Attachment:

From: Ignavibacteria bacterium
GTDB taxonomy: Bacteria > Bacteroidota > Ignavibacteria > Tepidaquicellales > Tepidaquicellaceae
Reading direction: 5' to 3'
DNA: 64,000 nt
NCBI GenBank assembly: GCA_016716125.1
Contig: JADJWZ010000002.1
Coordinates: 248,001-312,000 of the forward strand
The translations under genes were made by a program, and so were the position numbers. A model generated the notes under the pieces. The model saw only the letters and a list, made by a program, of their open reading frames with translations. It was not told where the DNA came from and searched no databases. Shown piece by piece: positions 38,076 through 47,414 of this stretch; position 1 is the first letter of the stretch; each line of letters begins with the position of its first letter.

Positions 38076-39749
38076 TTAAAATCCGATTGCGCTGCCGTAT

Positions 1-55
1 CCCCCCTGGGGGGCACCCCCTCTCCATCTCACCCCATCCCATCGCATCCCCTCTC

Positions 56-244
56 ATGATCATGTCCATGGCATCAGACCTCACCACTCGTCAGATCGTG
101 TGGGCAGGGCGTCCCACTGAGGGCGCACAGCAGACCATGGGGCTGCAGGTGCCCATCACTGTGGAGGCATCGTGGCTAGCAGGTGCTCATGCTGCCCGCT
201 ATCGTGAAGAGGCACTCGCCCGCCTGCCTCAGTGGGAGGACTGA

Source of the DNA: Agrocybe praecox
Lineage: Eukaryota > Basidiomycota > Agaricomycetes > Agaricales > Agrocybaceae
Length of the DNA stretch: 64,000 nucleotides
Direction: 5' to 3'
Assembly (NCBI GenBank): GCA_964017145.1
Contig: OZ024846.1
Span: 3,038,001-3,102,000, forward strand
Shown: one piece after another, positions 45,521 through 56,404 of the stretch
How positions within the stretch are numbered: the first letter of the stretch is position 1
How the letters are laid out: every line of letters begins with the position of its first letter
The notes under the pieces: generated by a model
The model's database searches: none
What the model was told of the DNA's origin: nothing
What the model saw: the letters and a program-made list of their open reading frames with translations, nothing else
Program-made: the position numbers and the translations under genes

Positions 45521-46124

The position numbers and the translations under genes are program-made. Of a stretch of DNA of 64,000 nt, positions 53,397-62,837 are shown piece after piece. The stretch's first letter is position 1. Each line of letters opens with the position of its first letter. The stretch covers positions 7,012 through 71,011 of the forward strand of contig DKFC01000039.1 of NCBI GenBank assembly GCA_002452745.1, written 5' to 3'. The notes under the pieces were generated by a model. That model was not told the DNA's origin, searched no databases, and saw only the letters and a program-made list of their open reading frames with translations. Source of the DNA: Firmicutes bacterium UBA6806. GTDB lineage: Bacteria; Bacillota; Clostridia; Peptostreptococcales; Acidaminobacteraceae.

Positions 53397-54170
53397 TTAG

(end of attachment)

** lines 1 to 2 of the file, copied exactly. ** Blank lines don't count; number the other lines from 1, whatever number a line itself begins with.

From: Ignavibacteria bacterium
GTDB taxonomy: Bacteria > Bacteroidota > Ignavibacteria > Tepidaquicellales > Tepidaquicellaceae